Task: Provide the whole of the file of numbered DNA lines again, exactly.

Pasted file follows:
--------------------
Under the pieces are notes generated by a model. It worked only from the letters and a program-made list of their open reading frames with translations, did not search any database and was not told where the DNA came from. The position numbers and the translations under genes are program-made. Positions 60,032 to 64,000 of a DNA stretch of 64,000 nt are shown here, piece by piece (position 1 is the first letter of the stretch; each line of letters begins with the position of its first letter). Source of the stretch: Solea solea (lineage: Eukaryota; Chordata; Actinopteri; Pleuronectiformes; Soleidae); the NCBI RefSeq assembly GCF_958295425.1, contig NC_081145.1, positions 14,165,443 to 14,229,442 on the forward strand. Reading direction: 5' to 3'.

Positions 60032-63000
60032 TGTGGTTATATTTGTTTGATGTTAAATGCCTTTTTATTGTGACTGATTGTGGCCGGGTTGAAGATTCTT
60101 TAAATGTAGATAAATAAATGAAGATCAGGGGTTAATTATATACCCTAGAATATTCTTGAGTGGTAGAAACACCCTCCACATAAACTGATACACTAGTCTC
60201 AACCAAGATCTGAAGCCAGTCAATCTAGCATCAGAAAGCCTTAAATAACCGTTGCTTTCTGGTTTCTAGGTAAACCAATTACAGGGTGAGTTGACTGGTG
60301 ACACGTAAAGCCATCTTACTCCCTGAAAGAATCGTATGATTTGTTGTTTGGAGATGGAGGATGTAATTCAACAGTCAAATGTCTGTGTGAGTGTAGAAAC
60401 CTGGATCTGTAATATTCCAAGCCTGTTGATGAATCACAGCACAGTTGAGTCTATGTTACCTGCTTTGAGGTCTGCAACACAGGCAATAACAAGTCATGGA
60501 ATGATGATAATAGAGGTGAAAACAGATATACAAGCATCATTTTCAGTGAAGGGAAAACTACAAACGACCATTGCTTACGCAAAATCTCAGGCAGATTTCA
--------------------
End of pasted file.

Under the pieces are notes generated by a model. It worked only from the letters and a program-made list of their open reading frames with translations, did not search any database and was not told where the DNA came from. The position numbers and the translations under genes are program-made. Positions 60,032 to 64,000 of a DNA stretch of 64,000 nt are shown here, piece by piece (position 1 is the first letter of the stretch; each line of letters begins with the position of its first letter). Source of the stretch: Solea solea (lineage: Eukaryota; Chordata; Actinopteri; Pleuronectiformes; Soleidae); the NCBI RefSeq assembly GCF_958295425.1, contig NC_081145.1, positions 14,165,443 to 14,229,442 on the forward strand. Reading direction: 5' to 3'.

Positions 60032-63000
60032 TGTGGTTATATTTGTTTGATGTTAAATGCCTTTTTATTGTGACTGATTGTGGCCGGGTTGAAGATTCTT
60101 TAAATGTAGATAAATAAATGAAGATCAGGGGTTAATTATATACCCTAGAATATTCTTGAGTGGTAGAAACACCCTCCACATAAACTGATACACTAGTCTC
60201 AACCAAGATCTGAAGCCAGTCAATCTAGCATCAGAAAGCCTTAAATAACCGTTGCTTTCTGGTTTCTAGGTAAACCAATTACAGGGTGAGTTGACTGGTG
60301 ACACGTAAAGCCATCTTACTCCCTGAAAGAATCGTATGATTTGTTGTTTGGAGATGGAGGATGTAATTCAACAGTCAAATGTCTGTGTGAGTGTAGAAAC
60401 CTGGATCTGTAATATTCCAAGCCTGTTGATGAATCACAGCACAGTTGAGTCTATGTTACCTGCTTTGAGGTCTGCAACACAGGCAATAACAAGTCATGGA
60501 ATGATGATAATAGAGGTGAAAACAGATATACAAGCATCATTTTCAGTGAAGGGAAAACTACAAACGACCATTGCTTACGCAAAATCTCAGGCAGATTTCA